American Beauty

Cover Story American Beauty By Richard Rowe February 2000 With its lavish lines and dashing good looks, San Francisco Airport’s stunning new international terminal building is a conceptual dream. Passengers will love it, but what about the...

"There are opportunities with customers we do business with in other cities," says Ankrom, who is confident that there are at least 10 carriers to go for in the current market. "There is room for four handlers going after those 10. We don’t want them all, as we know that in this area we couldn’t get the staff, but would like to go in for a couple with a full package and let the chips fall where they fall."

The whole ground handling community will wait with interest for the airport’s word later in the year.

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Troubled Waters?

San Francisco may have a new international terminal which is a credit to the city, but airport officials are still likely to be looking out nervously into the Bay. For the airport needs a new runway as badly as it needed a new international terminal building. It is hard to see how the forecast 51 million passengers by 2006 can be accommodated without it.

Several options are on the table--many of which envisage building out into the bay--but they are currently stuck in environmental reports and an additional runway is unlikely to appear for another 5-10 years.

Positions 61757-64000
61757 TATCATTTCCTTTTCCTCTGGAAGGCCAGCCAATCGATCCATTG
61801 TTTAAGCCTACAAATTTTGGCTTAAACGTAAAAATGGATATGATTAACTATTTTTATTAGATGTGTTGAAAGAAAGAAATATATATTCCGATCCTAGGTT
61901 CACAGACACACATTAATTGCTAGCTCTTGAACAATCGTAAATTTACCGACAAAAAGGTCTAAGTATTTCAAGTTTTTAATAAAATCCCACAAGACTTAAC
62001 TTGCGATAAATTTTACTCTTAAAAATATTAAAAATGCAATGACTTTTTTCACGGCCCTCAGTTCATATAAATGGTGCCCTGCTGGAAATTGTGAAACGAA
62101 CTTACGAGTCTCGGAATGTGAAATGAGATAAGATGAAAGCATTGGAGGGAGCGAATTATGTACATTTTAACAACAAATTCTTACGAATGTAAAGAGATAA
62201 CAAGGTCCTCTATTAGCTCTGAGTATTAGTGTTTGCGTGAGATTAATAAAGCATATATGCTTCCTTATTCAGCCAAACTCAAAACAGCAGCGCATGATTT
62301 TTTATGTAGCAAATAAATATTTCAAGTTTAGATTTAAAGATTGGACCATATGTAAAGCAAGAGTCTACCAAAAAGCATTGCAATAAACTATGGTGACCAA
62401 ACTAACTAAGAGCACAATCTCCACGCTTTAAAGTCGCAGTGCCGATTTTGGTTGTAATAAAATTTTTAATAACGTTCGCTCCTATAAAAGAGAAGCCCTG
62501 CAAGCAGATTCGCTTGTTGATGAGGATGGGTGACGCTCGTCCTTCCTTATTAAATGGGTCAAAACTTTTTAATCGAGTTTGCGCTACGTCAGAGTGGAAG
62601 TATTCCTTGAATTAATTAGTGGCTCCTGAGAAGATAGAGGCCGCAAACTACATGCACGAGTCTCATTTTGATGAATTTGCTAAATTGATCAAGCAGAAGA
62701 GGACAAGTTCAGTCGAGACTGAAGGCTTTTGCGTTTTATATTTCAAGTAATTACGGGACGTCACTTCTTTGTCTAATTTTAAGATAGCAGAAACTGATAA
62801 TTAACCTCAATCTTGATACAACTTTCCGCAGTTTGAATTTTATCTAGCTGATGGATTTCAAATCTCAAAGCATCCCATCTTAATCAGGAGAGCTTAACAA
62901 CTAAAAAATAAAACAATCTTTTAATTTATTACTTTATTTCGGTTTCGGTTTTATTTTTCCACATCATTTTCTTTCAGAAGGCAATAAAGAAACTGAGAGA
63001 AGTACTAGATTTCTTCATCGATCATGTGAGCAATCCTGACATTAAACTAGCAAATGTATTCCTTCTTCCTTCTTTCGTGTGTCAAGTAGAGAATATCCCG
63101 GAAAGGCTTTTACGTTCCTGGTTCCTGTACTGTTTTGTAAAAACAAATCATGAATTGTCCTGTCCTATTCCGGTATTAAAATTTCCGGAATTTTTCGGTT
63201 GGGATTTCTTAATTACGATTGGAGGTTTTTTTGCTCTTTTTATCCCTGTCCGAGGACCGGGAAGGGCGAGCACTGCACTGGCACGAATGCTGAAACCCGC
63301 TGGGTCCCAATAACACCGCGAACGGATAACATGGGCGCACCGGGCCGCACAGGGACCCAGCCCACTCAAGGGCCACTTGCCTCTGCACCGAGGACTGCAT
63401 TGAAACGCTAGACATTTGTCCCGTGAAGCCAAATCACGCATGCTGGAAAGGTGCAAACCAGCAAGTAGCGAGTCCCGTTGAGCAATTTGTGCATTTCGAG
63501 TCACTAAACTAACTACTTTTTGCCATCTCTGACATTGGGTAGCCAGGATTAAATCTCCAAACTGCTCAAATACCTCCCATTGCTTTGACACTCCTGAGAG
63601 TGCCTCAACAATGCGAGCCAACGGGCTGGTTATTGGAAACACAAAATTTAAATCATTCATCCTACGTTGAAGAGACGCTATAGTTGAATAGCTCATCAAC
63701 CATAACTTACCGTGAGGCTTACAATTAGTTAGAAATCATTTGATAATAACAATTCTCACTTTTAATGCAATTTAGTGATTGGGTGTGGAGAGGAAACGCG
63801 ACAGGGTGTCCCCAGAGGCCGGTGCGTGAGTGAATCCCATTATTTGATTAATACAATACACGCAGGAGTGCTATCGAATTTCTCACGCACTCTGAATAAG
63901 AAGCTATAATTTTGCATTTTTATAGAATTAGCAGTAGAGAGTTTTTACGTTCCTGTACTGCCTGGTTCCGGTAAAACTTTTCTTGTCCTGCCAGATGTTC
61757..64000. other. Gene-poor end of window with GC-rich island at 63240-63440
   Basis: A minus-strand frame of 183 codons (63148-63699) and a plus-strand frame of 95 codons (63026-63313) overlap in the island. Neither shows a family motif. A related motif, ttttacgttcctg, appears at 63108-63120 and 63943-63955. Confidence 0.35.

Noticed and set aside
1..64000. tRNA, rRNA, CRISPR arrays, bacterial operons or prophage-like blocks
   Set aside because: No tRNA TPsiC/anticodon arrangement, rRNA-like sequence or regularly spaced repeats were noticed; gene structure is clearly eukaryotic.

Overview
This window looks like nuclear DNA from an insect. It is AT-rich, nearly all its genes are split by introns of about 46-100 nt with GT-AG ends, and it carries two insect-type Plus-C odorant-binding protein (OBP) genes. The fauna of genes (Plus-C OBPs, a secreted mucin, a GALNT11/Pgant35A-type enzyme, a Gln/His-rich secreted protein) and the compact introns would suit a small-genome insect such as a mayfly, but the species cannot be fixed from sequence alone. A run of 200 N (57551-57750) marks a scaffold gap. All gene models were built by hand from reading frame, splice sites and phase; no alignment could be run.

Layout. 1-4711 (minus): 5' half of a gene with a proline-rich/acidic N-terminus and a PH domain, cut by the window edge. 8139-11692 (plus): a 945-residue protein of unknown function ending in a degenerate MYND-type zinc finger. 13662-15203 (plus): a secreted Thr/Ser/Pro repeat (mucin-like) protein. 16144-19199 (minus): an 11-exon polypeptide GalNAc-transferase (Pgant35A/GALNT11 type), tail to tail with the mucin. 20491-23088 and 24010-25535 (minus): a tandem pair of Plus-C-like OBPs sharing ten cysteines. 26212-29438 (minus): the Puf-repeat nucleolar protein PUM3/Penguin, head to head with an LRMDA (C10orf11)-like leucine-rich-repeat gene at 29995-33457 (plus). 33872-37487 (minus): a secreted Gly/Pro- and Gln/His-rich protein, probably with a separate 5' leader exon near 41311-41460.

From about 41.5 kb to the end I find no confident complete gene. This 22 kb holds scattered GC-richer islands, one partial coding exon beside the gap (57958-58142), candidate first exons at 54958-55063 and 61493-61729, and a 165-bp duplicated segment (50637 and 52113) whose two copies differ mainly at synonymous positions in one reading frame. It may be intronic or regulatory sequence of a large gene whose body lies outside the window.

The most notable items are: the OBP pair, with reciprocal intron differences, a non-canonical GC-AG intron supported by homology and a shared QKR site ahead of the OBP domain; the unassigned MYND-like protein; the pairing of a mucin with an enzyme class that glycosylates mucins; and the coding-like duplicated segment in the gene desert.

San Francisco is what might be called an ATC "active" airport, and delays are common. As soon as San Francisco gets a little bit of its famous weather, movements drop from 60 an hour down to 30-35. "We have to selectively cancel to try and protect customers and shrink the delays on the schedule," says Ray Klinke at United.

"In the five years that I have been here at international the minimum number of what we would call ATC days has been 200 per year. It has been as high as 240, or two out of every three days."

Such statistics will weigh heavy on the airport’s mind. It will also be mindful of how some carriers, such as American Airlines, are growing their service more at San Jose just 40 miles down the road. And then there is Oakland, due east across the Bay.

Indeed, as GSE Today went to press, Southwest Airlines announced it will pull its operations from San Francisco on March 5 and relocate most of its flights to Oakland, San Jose, and Sacramento airports.
Southwest currently has 14 departures a day from San Francisco. Eight will relocate to Oakland International Airport and two to Sacramento International Airport. Orange County, Salt Lake City, and Las Vegas will also each receive one additional daily departure.

Southwest Chair Herbert D. Kelleher cited lack of route profitability as one reason for the move as well as, perhaps more tellingly, the fact that operations into and out of the airport "produce a disproportionate number of flight delays rippling across our system."

Editor’s note:

See the March issue for a detailed look at San Francisco’s comprehensive efforts to improve air quality and other environmental initiatives.

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